So in theory, if we replicate the behaviour of the GraphHttpClient in a classic SharePoint page, we would be able to call the same endpoint and get the access token. And it works!

Here is my code which uses simple jQuery to get the access token for the Microsoft Graph and makes a call to a /v1.0/groups endpoint. Since it is just JavaScript code, it can be called from a Content Editor or a Script Editor webpart on a classic SharePoint page as well!

And here is the result:


This is very interesting and can open up new possibilities!

Wednesday, 24 May 2017

Create Azure AD App Registration with Microsoft Graph API and PowerShell

In my previous post, we had a look at how to authenticate to the Microsoft Graph API in PowerShell. In this post, lets have a look at how we can use the Microsoft Graph REST API to create an Azure AD App registration.

You need to create an App Registration in Azure AD if you have code which needs to access a service in Azure/Office 365 or if you are using Azure AD to secure your custom application. If you have been working with Azure/Office 365 for a while, chances are that you already know this and have already created a few App Registrations.

I was working on an Office 365 project recently where we had some WebJobs deployed to an Azure Web App. These WebJobs processed some list items in SharePoint Online. So naturally, we needed to use an Azure AD app to grant the WebJobs access to SharePoint Online.

For deploying this application, we were using Azure ARM templates and executing them from PowerShell. With ARM templates, we were able to deploy the Resource Group, App Service Plan, and Web App for the WebJobs. But for creating the App Registration, the two options available to us were the New-​Azure​Rm​AD​Application cmdlet which is part of the Azure Resource Manager PowerShell or the /beta/applications endpoint which is part of the Microsoft Graph API.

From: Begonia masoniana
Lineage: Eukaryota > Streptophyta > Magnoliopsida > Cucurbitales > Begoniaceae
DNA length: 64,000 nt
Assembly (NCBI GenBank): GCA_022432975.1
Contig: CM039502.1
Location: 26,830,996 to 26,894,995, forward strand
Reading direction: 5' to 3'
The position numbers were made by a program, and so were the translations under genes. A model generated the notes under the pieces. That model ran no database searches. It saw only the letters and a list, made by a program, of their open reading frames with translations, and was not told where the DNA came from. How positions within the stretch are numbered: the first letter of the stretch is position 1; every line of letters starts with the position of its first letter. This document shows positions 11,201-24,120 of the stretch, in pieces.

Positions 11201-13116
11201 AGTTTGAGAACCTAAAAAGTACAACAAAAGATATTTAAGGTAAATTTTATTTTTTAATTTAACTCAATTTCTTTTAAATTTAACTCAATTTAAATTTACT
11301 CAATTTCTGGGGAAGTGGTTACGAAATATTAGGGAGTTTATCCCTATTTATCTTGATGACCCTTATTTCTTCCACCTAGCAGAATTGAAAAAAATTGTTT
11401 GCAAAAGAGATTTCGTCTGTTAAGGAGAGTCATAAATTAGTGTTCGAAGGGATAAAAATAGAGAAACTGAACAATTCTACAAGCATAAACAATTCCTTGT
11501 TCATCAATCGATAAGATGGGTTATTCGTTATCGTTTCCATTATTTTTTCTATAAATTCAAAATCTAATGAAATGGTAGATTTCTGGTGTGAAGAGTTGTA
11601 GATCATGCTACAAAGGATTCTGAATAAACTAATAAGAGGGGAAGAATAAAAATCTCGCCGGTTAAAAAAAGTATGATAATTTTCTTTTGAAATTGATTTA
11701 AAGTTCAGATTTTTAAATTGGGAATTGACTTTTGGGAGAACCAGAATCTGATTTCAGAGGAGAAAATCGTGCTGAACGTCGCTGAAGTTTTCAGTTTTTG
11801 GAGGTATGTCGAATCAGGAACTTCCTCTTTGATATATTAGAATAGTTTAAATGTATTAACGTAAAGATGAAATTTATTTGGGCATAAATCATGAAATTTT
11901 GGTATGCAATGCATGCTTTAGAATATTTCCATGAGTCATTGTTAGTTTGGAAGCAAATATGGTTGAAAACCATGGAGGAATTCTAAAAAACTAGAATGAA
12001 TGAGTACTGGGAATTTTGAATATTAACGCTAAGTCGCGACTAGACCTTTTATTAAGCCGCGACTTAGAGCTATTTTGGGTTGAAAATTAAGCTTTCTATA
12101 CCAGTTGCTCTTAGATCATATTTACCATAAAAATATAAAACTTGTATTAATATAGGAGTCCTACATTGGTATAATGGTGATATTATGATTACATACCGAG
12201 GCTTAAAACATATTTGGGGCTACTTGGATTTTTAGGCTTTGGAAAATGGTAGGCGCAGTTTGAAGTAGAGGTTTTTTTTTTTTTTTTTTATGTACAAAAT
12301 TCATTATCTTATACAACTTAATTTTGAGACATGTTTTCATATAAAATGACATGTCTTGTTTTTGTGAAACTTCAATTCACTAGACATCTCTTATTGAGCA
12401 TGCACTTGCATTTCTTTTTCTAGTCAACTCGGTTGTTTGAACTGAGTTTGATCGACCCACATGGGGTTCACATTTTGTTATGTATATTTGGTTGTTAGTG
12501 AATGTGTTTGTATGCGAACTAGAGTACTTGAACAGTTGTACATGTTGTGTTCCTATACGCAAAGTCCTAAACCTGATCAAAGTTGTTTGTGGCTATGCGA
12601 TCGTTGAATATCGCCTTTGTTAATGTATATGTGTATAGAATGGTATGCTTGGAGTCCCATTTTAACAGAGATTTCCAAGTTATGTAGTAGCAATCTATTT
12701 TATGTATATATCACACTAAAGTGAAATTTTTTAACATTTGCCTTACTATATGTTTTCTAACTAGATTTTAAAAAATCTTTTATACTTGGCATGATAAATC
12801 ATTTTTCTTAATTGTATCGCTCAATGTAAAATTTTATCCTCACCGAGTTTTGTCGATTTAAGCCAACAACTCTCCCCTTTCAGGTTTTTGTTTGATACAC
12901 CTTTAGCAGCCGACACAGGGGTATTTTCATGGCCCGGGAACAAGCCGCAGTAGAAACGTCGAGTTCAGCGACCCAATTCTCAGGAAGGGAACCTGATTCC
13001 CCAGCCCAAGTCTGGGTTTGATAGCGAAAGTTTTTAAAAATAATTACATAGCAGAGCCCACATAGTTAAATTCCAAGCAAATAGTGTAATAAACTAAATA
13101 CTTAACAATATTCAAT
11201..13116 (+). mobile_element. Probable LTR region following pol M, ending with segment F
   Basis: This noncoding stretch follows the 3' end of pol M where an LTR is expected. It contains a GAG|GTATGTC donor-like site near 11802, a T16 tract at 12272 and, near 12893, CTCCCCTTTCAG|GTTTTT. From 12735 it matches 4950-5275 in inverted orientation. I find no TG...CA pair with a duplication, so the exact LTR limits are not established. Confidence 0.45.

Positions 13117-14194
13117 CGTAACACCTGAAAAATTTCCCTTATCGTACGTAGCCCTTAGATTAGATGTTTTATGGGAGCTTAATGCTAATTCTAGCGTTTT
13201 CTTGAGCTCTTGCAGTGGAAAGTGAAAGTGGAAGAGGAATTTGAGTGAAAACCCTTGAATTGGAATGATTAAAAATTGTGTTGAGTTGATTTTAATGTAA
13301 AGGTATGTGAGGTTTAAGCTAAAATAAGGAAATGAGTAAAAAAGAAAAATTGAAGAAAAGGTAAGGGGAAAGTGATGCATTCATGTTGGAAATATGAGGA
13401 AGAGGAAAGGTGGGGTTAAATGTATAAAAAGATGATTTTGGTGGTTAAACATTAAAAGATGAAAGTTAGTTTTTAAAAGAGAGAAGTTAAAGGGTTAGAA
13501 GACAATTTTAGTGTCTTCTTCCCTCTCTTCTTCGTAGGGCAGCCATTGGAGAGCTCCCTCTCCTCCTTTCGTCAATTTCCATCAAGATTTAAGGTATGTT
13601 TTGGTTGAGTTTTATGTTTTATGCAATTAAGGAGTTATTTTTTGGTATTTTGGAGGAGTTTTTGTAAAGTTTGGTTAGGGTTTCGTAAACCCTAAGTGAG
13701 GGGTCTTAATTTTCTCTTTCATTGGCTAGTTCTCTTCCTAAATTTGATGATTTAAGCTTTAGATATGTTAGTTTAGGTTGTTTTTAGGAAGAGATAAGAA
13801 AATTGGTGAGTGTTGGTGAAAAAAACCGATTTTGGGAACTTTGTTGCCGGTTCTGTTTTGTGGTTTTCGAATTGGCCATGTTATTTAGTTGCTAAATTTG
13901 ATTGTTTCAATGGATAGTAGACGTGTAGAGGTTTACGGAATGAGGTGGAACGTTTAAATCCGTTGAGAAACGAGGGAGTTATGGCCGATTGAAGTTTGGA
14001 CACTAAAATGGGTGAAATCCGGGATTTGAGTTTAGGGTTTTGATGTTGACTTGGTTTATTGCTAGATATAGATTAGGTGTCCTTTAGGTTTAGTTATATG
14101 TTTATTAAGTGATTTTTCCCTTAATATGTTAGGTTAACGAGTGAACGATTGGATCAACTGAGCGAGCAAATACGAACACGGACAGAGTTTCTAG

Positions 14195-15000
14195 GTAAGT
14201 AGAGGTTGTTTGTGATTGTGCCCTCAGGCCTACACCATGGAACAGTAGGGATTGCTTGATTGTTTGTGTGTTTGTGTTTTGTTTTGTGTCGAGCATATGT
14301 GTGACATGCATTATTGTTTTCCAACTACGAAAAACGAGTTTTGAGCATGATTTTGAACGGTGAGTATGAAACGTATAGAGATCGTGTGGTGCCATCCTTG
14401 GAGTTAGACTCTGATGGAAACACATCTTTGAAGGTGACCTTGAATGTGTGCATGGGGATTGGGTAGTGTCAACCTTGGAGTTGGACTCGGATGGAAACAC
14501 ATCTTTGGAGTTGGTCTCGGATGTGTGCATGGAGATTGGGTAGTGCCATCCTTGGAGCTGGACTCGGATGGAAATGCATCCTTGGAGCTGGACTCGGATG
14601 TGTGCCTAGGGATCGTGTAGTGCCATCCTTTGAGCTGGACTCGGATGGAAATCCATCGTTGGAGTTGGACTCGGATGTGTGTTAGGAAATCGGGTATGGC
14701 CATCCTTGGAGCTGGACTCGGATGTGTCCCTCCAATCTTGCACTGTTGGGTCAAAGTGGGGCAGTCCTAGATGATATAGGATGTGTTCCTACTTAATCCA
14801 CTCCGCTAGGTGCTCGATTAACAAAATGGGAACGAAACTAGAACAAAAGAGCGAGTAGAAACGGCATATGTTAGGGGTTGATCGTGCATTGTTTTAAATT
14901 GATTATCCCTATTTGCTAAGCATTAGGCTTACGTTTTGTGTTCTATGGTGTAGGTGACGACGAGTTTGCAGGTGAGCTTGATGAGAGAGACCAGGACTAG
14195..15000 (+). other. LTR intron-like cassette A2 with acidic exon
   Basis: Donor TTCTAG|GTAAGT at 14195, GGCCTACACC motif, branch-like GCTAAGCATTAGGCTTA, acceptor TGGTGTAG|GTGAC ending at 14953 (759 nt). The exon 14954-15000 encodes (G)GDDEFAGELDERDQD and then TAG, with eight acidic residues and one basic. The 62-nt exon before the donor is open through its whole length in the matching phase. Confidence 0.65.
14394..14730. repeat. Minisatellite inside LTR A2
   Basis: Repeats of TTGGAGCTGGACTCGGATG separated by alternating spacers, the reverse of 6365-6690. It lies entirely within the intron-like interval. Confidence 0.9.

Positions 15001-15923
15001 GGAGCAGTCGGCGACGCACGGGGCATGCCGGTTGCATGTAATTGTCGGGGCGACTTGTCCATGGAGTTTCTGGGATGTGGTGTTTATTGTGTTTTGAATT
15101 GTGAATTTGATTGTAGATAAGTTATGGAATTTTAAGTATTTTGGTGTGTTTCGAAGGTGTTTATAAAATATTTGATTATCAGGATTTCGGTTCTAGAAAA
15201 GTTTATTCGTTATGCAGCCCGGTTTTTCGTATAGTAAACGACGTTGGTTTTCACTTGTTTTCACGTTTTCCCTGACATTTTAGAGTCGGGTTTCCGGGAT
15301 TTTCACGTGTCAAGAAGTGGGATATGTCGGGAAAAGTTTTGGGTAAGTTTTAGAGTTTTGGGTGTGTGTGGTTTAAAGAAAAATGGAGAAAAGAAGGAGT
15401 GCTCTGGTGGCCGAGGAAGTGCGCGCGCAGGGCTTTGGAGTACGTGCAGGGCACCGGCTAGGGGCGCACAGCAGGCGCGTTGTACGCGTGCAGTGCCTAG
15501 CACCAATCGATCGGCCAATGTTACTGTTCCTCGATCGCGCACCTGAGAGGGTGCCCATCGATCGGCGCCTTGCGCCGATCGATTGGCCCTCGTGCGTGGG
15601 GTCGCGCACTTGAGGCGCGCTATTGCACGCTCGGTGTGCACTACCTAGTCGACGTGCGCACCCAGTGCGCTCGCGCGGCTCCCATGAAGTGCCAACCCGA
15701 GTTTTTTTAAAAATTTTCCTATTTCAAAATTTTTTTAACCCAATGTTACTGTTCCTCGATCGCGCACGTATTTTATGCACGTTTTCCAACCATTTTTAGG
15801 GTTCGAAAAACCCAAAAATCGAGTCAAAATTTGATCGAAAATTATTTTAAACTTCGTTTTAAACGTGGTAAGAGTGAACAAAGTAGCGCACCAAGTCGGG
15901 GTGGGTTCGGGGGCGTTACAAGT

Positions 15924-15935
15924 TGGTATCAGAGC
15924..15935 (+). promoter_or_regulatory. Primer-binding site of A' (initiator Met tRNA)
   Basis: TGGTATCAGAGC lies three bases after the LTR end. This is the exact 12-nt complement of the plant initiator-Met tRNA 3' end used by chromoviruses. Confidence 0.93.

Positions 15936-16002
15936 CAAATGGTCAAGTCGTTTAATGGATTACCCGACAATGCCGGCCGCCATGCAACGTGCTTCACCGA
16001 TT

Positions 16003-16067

We found that the New-​Azure​Rm​AD​Application cmdlet is limited in features compared to the Graph API endpoint. For example, you can create an App registration with the cmdlet but you cannot set which services the app has permissions on. For setting that, you need to use the Microsoft Graph API which has the full breadth of functionality. That is why going forward, the Microsoft Graph should be the natural choice for creating Azure AD app registrations.

The way we are going to create the app registration is by making a POST request to the /beta/applications endpoint. The properties of our Azure AD app such as it's Display Name, Identifier Urls, and Required Permissions will be POSTed in the body of the request as JSON.

(As you have probably noticed already, this endpoint is in beta right now. I will update this post once it is GA)